I completely endorse this view, never mind that the author cites me as one of three who maintain the public will no longer stand for global inequality. I have long said that we in the USA have erred in substituting technology for thinking, and I have long felt that the intelligence profession has lost touch with ethics, humanity, and purpose. Open Source Everything (OSE) is about transparency, truth, and trust — not to be found among most technologists, none of whom have a clue what “true cost economics” actually means. Kudos to WIRED for nailing the naked tech Emperor to the wall by his foreskin.
London’s tech elite resides uncomfortably among some of the poorest neighbourhoods in the UK. Technology is inherently political, whether we are looking at privacy issues, convoluted tax arrangements or immigration exemptions, but many entrepreneurs on both sides of the Atlantic seem to operate in an amoral space, where optimisation, investment and exit strategies trump humility, equality and — according to campaigner and journalist Kirsty Styles — even right and wrong.
But some senior figures are now accepting the role they’ve played in creating an increasingly cartel-like and unequal system and are starting to discuss alternatives. Former senior intelligence official for the CIA Robert Steele recently launched The Open Source Manifesto for Everything, where he argues that we must reject: “concentrated illicitly aggregated and largely phantom wealth in favour of community wealth defined by community knowledge, community sharing of information, and community definition of truth derived in transparency and authenticity, the latter being the ultimate arbiter of shared wealth.”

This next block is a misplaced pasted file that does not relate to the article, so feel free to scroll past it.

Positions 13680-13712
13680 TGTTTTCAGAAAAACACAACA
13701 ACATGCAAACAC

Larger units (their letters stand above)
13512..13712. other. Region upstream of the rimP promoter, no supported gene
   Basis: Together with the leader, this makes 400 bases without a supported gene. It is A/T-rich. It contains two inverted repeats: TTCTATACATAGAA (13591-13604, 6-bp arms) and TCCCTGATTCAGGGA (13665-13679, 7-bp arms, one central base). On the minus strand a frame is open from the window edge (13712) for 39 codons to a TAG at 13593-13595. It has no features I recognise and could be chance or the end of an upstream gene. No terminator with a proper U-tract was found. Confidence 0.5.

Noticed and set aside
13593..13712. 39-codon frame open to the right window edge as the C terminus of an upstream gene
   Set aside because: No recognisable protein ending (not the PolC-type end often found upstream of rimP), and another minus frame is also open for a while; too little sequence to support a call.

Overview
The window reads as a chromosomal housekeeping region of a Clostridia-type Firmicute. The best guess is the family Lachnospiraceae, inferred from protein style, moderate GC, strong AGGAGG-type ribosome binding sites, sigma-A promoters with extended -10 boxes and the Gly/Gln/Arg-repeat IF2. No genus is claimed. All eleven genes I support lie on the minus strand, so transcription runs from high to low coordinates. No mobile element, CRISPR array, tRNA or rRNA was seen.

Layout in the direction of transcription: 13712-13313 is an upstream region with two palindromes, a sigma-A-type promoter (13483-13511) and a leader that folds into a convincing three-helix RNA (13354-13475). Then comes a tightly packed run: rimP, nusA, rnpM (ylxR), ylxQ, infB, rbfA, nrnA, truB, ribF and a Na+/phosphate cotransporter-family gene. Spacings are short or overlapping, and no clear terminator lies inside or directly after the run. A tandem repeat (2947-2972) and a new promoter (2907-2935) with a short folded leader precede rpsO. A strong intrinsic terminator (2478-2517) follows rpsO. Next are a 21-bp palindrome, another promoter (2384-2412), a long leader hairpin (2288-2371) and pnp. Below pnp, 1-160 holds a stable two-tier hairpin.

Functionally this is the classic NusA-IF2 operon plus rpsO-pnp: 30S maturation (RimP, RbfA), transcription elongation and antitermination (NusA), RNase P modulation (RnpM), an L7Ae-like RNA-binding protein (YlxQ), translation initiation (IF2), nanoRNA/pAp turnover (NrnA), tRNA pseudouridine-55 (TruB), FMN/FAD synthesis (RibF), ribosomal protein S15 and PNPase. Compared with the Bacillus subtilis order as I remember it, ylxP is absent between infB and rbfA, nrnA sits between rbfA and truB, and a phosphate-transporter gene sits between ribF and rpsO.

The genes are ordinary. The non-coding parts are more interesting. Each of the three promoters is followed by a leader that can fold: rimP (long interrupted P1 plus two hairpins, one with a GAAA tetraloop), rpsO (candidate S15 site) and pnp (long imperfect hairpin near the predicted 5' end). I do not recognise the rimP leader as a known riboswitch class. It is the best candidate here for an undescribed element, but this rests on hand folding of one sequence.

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Steele, Mason and Hanauer all agree that the public will no longer stand for global inequality — something that is now being perpetuated by our new tech elite. So the question needs to be asked of these amoral tech bastards: whose side will you be on when the revolution comes?